Recycled #4: Prunella – Queen of the Dessert

courtesy of Morgue FilesPrune-Ella, Queen of the Dessert

Cynicism. A withering of the heart through repeated, constant, undeserved criticism of genuine and meritorious effort? Well not desolation or abuse that’s for sure; those give rise to defeat, hatred, uncomplicated self-destruction by the slow degrees of personal deconstruction. No, cynicism has a sense of survival to it, vengeance even. It is veiled power, happy to bide its time, content to stalk its target until the moment and the words are most apposite. Cynicism is miserable nastiness out in a posh frock and allowed to mix with its targets.

Ah but bitching, that’s a much more entertaining option. Perhaps bitching is a sub-genre of cynicism as it’s sometimes a little difficult to distinguish between the two, although bitching tends to be the province of women and gay men whose articulacy and timing are generally exquisite. It has an added joyous malice and, it must be said, it’s also much less intellectually demanding and rather more immediate. Right now, for instance, the preening, mincing, Woolworths’ decorated MC of this provincial step-down club for failed trannies is heading for a major bitch assault from Prune-Ella, Queen of the Dessert. Well, you don’t tell a six foot draggette who’s pushing forty that her tantrum of menopausal proportions would benefit from a course of HRT without risking some sort of come back, do you? Quite. Over in the corner, Prunella de Ville is a slow cooker of seething rage in which an Oxfordian vocabulary garnished with burlesque ribaldry is heating up a suitable comeback. No-one in their right mind, or out of it for that matter, wants to miss this and crowds are gathering; flitting quietly in from the wings, materialising at tables in pre-show shadow, undulating with sinuous secrecy around the velveteen seats.

Of course Prune-Ella is all about performance and so a considerable amount of flouncing and huffing seems likely to outweigh the acidity of tongue essential to perfect bitching.  Prune-Ella also fails in the detached vengeance department too. The most successful cynicism assault can leave the target feeling as though they have received a compliment, only realising later what has happened through painful post mortem or the careful explanation delivered by a friend in possession of a comfort blanket. Bitching though, relies on instantaneous reactivity; mouths must gape, the combatants’ righteous indignation must be hammed up, wound up and then iced over with pure liquid triumph, there must be audience participation with shifts of allegiance at each volley of excoriating ripostes.

Prune-Ella’s eyebrows have done their best to arch but, impeded by botox, they have settled into a mascara embellished corrugation above eyes blackened with arachnoid lashes and fury. She rises. The uninvited audience holds its breath. Our dick weed MC pauses on the edge of his brandy in hazy realisation.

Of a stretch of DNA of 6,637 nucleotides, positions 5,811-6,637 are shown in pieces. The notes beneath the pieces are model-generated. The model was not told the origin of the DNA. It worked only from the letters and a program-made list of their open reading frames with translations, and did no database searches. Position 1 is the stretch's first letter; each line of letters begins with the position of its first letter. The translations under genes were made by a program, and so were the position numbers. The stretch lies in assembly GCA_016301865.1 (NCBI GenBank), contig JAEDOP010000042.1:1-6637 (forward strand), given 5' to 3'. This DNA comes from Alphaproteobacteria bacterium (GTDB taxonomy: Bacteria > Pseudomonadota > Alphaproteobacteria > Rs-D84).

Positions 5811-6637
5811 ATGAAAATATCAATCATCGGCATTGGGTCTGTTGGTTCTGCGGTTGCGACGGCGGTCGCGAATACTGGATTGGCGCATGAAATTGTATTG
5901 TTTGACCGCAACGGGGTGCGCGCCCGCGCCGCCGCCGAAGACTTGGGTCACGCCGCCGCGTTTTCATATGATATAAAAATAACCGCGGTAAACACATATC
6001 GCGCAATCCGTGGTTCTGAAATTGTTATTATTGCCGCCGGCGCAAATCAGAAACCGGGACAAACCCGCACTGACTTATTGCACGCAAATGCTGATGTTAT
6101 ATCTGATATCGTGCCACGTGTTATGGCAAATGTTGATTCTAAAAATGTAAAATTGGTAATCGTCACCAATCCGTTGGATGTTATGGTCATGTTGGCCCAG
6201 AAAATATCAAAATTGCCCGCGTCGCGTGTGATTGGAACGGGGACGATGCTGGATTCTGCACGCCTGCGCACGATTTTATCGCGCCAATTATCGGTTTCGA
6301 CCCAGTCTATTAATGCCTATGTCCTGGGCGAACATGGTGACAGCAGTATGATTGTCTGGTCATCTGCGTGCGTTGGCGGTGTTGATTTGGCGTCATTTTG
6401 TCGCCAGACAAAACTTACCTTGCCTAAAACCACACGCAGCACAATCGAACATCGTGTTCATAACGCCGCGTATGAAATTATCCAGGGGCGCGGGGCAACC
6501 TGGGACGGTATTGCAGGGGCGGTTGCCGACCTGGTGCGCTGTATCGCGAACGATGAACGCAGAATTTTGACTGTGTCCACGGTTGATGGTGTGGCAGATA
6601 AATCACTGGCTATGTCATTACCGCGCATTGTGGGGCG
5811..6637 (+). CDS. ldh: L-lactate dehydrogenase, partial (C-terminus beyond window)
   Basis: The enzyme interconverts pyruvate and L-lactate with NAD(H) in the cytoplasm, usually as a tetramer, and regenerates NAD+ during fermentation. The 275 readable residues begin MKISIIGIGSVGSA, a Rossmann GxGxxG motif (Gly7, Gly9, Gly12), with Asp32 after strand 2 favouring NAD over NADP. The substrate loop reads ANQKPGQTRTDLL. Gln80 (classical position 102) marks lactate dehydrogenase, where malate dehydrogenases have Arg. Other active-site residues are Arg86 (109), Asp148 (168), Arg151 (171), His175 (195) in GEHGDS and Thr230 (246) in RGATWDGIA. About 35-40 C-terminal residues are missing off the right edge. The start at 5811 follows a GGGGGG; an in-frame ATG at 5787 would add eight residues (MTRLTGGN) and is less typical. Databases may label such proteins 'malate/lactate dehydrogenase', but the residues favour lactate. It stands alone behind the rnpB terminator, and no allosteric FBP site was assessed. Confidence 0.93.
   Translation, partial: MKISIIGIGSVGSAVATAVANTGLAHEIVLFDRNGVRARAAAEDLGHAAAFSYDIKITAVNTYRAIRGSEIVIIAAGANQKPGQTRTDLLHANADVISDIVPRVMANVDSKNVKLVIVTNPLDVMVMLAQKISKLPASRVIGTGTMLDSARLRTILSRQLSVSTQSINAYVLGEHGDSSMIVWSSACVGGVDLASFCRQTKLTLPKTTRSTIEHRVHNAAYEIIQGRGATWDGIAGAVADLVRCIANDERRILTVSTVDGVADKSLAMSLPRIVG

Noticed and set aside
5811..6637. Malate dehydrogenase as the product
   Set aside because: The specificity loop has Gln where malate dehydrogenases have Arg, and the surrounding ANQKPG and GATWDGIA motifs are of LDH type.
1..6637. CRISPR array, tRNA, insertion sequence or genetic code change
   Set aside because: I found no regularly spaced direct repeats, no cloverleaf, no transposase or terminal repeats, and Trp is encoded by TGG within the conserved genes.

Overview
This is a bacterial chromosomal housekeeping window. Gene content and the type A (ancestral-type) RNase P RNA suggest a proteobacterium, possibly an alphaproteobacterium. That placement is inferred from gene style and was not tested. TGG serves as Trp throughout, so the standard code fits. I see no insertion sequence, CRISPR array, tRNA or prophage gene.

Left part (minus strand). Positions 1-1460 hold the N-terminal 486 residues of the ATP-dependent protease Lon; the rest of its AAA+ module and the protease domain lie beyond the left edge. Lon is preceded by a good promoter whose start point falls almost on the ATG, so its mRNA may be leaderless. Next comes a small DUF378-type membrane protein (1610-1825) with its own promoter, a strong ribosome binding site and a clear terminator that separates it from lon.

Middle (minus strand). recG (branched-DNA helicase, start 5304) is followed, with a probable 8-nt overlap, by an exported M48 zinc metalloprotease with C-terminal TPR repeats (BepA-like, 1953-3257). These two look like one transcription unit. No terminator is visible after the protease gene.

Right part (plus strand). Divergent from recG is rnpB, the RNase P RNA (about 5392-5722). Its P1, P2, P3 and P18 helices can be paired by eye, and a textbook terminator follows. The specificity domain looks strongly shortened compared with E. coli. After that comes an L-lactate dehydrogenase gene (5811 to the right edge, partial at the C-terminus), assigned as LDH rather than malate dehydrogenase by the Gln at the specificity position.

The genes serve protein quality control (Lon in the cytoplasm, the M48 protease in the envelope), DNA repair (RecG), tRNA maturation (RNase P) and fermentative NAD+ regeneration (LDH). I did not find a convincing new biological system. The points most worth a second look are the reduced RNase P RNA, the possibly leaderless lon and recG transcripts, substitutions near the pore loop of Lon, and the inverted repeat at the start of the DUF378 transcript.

Clack

Clack

Mighty heels that girl is wearing.

Clack

Thwack!

Prune-Ella delivers a cracking swipe across her target’s rug-rest, dislodging it and sending it spinning off under the fake brocade banquette. There are cries of ‘Call the RSPCA!’ and raucous  hootings as people scrabble about on the floor in mock horror while dick weed gathers himself, wrings his drink out of his lapels, and brings his knee sharply upwards to connect with Prune-Ella’s not yet absent manhood. Glorious mayhem ensues.

Time then for a quick call to the local constabulary and the Argus. Nothing like a frock-fest fist-fight to bring out the leering lasciviati. Prune-Ella’s already setting up for round two and figuring out camera angles, and MC Dick Weed is applying emergency price rises to the drinks. Now that’s a good use of cynicism if ever I saw it!

©suzanne conboy-hill 2010


Winterbourne abuse scandal

Writing is writing, right? Someone in ‘Good Will Hunting’ said that, if you can do it, you should, on behalf of all those who can’t. Well this link to my other blog, my other life, is my writerly way of speaking for those who can’t. Others have done the same. Journalists have made erudite comment. The BBC gave us the material. But we all knew it was happening, somewhere in our souls, our collective psyche. We knew that we could not always trust humans to act with humanity, or decency, or even just plain neglectfully. We knew that some would see an opportunity for self aggrandisement, satisfaction, ego inflation. But as long as there were systems in place to inspect and regulate, it was not our business.

Well, maybe it is our business. Maybe, since we pay the regulators and the professionals and the carers, we have not just a right but a duty to take a look from time to time. To poke our real-world noses into systems and say that we don’t care what boxes are ticked, this doesn’t smell right. Maybe we should all make friends with our local care homes, nursing homes, and community hostels and offer some home-baked perspective and reality.